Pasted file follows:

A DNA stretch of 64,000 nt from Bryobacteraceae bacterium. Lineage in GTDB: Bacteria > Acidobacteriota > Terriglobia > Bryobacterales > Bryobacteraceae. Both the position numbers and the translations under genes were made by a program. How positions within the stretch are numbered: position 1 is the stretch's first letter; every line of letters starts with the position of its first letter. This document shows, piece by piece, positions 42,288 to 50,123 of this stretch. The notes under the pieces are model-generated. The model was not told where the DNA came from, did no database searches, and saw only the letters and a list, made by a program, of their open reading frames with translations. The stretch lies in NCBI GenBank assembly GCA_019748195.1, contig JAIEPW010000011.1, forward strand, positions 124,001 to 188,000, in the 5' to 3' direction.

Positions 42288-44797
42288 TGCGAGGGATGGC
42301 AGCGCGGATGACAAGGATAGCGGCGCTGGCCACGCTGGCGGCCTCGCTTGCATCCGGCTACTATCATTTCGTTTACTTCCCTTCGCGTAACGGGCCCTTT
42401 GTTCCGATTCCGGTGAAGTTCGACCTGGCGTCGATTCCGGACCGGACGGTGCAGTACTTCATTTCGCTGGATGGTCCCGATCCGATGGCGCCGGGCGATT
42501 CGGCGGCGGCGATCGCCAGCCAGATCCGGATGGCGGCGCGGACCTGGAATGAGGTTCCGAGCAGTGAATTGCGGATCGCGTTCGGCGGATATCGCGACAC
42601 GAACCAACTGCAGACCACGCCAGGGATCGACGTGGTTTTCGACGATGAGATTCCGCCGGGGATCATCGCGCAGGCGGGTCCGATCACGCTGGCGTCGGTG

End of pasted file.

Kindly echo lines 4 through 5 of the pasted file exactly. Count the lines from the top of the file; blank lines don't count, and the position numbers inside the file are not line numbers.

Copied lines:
42301 AGCGCGGATGACAAGGATAGCGGCGCTGGCCACGCTGGCGGCCTCGCTTGCATCCGGCTACTATCATTTCGTTTACTTCCCTTCGCGTAACGGGCCCTTT
42401 GTTCCGATTCCGGTGAAGTTCGACCTGGCGTCGATTCCGGACCGGACGGTGCAGTACTTCATTTCGCTGGATGGTCCCGATCCGATGGCGCCGGGCGATT